12. Started talking about this guy in the "what watch have you got coming in the mail" thread, and thought I'd add some more pictures and info here. Here's how it arrived to me: @JohnR725 noted that it's supposed to hack, but the mechanism is finicky and best left alone if I'm not doing a full service, which I'm not yet. It runs with a modern silver oxide battery as-is, so I'm going to run it a few days and see how she goes. I took a peek inside to make sure it had the correct hacking movement (214H), which it did. It also had a ton of organic matter all over it, so I de-cased it and gave everything a good cleaning. John also noted that the caseback gasket and grime could contribute to the hack not hacking it, so I replaced the hard plastic gasket that came out with the correct toothed rubber one. It really cleaned up nicely. I notice now when I lift the setting bow that I hear and feel an intermittent buzzing, which I assume is the movement trying to hack but just barely failing. I suppose I'll have to take it apart at some point. For now though, new wrist candy!
  13. While cleaning up the case, I polished out the crystal, then gave it a wipe with a paper towel. And that's how I learned that despite being on the inside of the crystal, the Accutron logo wipes right off with a little soap and water I should have been more careful, but live and learn. I'm not too heartbroken, as the crystal has some pretty bad cracks and deep scratches, and I was planning to replace it anyway. I have to say, I still love the results of a quick polish on the wheel with red rouge. Here's a before and after of two Accutron crystals. This was all of 5 minutes' work. Cleaned up and back together. Unfortunately, the lugs measure 17,mm, while all the straps I have are 18mm. I have a suspicion this watch was treated roughly and the lugs may be bent, but I'm not brave enough to try bending them back.
  14. Another Accutron 214 found its way into my shopping cart. Not sure how that keeps happening... I've always liked the railroad dials, and I'm a sucker for the blued hands. This one was sold as running, for a nice change of pace.
  15. Just got this guy from the eBay. Purchased as "for repair." First thing I notice is the contact spring in the battery hatch is missing. My dad recently asked me to repair his non-running Spaceview and it turned out that was the entire problem with his, so I put the world's tiniest ball of tin foil in there and what do you know. Looks like a good service is all it needs! One more quick note: according to the list from myBulova, this is a factory Spaceview. Nice!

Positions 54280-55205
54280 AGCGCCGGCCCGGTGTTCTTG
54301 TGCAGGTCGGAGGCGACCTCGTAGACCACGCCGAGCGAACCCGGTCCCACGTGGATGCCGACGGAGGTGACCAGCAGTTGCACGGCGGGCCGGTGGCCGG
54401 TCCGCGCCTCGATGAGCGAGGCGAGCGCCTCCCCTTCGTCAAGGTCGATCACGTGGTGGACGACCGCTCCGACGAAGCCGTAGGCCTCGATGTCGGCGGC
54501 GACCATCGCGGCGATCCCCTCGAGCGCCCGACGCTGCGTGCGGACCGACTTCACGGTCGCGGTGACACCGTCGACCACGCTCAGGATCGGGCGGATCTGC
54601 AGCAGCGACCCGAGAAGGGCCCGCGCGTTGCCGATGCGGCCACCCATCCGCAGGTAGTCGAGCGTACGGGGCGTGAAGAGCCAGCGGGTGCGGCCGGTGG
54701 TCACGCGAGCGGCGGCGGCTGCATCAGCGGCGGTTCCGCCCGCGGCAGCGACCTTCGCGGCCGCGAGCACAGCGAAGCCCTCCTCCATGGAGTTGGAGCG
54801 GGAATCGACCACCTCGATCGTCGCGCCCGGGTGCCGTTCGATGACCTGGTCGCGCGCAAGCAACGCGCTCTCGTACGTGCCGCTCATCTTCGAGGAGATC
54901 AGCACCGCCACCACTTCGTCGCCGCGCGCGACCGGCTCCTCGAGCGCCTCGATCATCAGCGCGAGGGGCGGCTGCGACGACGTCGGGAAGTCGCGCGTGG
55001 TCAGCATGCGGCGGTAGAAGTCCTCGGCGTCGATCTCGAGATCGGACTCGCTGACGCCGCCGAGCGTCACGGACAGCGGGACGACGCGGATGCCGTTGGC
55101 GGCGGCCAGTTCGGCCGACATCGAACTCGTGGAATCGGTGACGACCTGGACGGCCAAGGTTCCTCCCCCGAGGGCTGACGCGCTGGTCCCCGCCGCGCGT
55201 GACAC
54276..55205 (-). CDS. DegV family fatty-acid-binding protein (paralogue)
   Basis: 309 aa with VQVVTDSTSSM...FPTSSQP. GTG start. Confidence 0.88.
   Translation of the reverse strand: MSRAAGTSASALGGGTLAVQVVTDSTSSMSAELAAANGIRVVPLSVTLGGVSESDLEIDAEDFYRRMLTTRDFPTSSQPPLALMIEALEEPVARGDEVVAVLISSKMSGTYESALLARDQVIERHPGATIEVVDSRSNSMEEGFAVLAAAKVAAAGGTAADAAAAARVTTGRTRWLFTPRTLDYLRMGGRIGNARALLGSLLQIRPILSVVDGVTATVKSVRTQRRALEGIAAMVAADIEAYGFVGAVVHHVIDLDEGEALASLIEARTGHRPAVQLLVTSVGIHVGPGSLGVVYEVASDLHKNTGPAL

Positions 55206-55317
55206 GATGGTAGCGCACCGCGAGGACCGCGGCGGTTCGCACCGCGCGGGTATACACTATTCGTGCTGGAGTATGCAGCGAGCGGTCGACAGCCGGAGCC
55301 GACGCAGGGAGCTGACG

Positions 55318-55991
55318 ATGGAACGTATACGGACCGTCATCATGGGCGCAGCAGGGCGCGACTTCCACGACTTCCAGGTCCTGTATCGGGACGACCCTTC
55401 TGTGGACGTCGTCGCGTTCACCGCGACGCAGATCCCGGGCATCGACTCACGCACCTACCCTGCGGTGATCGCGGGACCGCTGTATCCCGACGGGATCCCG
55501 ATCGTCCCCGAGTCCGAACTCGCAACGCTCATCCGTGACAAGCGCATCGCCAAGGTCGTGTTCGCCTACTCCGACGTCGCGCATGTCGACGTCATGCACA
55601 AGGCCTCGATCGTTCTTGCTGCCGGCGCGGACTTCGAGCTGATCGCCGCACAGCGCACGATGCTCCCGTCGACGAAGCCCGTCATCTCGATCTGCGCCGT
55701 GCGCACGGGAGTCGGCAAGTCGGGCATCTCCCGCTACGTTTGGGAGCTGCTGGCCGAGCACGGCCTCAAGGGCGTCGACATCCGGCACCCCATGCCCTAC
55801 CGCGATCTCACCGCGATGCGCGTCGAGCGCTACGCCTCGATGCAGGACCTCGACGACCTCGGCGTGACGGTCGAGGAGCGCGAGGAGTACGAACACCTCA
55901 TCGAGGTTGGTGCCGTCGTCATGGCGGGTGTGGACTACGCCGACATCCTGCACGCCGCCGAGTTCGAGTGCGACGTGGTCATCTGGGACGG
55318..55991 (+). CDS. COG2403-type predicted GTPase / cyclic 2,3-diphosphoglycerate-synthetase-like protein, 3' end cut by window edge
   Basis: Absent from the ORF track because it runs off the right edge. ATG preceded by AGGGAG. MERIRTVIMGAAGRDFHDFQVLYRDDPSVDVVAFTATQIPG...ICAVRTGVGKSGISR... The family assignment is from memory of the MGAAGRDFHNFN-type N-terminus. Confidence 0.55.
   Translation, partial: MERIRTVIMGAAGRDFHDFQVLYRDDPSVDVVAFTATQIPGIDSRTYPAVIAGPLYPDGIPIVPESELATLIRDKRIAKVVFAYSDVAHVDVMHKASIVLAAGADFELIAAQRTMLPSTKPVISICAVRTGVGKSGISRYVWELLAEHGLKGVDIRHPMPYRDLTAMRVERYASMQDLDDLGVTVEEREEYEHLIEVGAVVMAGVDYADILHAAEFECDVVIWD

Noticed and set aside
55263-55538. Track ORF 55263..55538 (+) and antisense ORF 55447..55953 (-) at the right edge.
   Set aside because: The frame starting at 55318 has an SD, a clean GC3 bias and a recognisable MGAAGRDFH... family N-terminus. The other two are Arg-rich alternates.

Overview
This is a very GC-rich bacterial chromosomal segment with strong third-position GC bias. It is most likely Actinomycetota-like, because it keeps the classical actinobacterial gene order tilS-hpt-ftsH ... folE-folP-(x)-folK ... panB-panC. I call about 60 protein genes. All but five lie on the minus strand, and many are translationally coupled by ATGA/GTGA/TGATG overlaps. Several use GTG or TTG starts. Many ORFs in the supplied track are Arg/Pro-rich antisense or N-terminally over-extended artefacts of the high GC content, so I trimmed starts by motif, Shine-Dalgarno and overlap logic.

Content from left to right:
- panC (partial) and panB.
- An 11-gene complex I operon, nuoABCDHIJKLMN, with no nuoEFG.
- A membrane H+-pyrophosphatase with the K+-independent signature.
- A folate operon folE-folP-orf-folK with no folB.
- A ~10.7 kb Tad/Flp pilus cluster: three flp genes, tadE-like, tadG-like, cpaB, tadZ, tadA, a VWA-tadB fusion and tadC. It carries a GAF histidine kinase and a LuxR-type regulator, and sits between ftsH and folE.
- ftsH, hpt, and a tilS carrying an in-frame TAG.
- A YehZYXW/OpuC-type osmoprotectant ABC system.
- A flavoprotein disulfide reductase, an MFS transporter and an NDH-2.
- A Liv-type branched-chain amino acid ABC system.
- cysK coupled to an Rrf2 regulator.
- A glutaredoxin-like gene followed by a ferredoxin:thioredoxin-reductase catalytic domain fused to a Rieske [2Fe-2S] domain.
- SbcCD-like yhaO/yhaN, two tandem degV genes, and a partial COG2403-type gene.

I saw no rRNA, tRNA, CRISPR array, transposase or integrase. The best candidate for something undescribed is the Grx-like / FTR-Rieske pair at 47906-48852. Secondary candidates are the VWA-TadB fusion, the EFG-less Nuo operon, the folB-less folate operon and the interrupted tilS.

16. Continuing my trip down the Accutron rabbit hole, this non-running Spaceview is on its way to me. The seller made me an offer I couldn't refuse. I haven't been able to cross reference the serial #, but it looks original enough for me.
  17. …you all find some lovely 404s. Here in the US it is a challenge to find this kind of potential. Perhaps our elders sported too many Timex and Accutron and other things with plastic movements. Bradley Mickeys with pin levers and maybe 1 jewel…but well above the 404 I’m afraid…
  18. The classic problem of the center wheel assembly has rusted itself to the post. Then a minute and hour hand no longer turn the secondhand churns the friction part of the center wheel assembly is totally destroyed. Occasionally can flip the wheel over and buy yourself a little time but typically you'll have to replace the wheel. Then if you have really enthusiastic user you'll end up with a minute wheel stripped also. I would recommend not following the lubrication specification of whatever they say for the center wheel to avoid this ever happening again. I really wouldn't worry about the magnetized components unless you get rid of the magnets on the tuning fork. Basically magnets on the fork everything else is going to have a problem with magnetism typically is not going to bother anything at all unless of course you have steel tweezers. Oh and when you finally get the screws off and remove the fork be very careful because typically underneath our spacing washers. The color-coded to refer to their thickness. But I find it's usually best to just put the screws back in once you've lifted the fork out of the way that way you don't have to worry about which washer is where and basically is random whatever you going to find. The purpose is to tilt the fork so it agrees with the circuit. In watch repair yes you're supposed to pay attention but this is example of where you really have to pay attention otherwise well at least the fingers can be replaced. So they have to be at least one of them rotated out of the way to get the fork out. Then typically I rotated back and after the wheels are out I put the bridge back on to protect the finger when it's in the cleaning machine. Then when you're putting it all back together of course you remember to rotated out of the way and put it back etc. oh and remember to rotate it back before you put the screws in for the tuning fork because typically it sticks up too high and he can't get it past the screw head. So basically there's a lot of rotating that finger around to do things and it has to be in the right place or else, did I mention they can be replaced? Phasing on silver cells is interesting. Then yes you really should have a variable voltage power supply but there is something amusing about all of this. For instance is a technical specification for their watches and notice I marked something? As we know running on a silver cell has too much voltage out of the package brand-new without a load you can get almost 1.6 V and they are originally designed for Mercury batteries so obviously that is way out of specifications but if that is true why on the technical sheet is there the high-voltage run check? Which by the way is not mentioned in the service manual because normal service manual relies on using the normal meter and your source of power would've been the Mercury battery which cannot get to the voltages listed here One of the amusements and watch repair is service manual versus the factory? Or sometimes service manual versus other technical documentation that you typically don't have. In one of the other discussion groups is somebody who worked at the factory and she had pointed out that they use a variable voltage power supply and they did test the watch at a higher voltage. Then I'm attaching a PDF an interesting article about the problems of silver cells. 1996-08-web horological times Accutron silver cells phasing.pdf